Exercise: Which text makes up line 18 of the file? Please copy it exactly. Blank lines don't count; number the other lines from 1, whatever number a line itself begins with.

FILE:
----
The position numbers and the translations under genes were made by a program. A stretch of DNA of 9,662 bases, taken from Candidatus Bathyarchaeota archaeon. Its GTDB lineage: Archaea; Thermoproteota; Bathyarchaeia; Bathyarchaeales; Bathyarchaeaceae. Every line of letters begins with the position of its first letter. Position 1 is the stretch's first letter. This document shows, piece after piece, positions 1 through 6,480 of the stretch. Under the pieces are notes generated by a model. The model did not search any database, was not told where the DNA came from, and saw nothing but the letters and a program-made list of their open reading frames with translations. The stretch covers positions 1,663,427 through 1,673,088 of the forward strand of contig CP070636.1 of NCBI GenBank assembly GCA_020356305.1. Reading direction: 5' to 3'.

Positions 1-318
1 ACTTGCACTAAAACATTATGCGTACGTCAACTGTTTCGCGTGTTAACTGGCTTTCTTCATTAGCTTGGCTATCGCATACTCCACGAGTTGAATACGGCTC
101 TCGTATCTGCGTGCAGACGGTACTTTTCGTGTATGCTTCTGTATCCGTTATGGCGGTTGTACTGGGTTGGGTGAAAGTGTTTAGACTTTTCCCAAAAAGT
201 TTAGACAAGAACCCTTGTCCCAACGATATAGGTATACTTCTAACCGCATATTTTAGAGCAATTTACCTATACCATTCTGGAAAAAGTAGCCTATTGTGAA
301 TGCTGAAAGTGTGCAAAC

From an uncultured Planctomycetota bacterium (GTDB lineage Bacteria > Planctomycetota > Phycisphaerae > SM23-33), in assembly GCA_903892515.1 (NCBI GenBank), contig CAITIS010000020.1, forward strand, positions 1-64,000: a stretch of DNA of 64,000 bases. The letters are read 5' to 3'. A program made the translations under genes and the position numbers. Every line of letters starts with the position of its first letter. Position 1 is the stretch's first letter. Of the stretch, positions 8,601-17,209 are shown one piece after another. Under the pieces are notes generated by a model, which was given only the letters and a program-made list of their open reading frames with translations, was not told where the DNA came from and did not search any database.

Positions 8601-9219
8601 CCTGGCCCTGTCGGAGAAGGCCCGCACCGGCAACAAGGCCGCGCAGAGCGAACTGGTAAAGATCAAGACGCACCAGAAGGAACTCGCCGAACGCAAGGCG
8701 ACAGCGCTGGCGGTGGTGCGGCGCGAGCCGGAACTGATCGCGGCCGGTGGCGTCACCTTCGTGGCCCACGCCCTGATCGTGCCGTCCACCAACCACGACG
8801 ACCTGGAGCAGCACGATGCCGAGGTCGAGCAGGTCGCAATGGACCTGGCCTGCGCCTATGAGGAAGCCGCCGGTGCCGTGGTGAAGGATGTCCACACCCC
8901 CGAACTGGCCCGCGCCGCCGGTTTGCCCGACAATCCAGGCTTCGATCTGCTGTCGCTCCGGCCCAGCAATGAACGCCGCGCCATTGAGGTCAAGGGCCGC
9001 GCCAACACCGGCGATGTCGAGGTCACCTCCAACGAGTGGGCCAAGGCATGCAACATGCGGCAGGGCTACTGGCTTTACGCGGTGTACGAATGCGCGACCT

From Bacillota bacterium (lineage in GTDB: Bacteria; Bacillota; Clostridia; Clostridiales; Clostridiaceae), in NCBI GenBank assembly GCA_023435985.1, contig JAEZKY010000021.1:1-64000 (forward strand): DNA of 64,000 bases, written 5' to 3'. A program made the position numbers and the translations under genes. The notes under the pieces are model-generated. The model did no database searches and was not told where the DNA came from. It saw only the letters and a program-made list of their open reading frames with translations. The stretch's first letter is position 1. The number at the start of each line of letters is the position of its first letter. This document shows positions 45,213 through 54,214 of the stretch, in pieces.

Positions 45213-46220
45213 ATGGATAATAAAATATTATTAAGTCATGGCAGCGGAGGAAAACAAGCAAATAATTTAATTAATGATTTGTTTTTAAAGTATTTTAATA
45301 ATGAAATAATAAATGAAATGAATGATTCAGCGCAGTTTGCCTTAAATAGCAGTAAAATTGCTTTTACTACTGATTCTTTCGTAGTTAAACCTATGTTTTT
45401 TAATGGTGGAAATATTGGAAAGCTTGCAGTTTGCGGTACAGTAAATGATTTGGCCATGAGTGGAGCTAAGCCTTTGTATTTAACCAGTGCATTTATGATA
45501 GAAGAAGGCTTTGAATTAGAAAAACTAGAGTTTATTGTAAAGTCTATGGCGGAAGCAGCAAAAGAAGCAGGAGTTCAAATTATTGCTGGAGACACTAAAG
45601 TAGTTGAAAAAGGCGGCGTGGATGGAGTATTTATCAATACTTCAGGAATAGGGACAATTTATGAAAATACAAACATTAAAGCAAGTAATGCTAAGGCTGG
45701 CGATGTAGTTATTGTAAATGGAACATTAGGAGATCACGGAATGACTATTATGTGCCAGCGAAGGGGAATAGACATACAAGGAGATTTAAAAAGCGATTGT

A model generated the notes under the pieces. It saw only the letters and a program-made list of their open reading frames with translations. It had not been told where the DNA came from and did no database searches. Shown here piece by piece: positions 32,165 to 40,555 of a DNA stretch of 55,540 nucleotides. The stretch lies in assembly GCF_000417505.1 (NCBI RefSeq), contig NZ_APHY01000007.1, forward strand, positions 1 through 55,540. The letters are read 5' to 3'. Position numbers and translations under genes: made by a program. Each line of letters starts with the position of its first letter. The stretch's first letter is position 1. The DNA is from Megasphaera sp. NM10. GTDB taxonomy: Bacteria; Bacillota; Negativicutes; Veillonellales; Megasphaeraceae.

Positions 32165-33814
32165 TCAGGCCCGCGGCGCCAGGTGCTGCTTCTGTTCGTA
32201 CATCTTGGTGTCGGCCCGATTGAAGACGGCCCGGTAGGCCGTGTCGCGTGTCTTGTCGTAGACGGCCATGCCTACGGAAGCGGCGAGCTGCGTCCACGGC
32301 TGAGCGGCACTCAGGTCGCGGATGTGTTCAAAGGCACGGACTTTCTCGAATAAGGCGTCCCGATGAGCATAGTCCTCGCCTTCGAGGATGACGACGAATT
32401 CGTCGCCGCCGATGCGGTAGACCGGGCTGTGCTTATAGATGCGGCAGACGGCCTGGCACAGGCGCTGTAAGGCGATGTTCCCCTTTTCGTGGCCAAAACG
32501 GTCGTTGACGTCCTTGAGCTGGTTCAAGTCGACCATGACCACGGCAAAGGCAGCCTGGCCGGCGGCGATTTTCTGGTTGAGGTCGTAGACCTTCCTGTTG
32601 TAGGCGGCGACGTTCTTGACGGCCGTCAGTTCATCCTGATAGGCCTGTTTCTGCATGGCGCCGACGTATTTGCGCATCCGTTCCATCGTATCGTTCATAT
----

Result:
45401 TAATGGTGGAAATATTGGAAAGCTTGCAGTTTGCGGTACAGTAAATGATTTGGCCATGAGTGGAGCTAAGCCTTTGTATTTAACCAGTGCATTTATGATA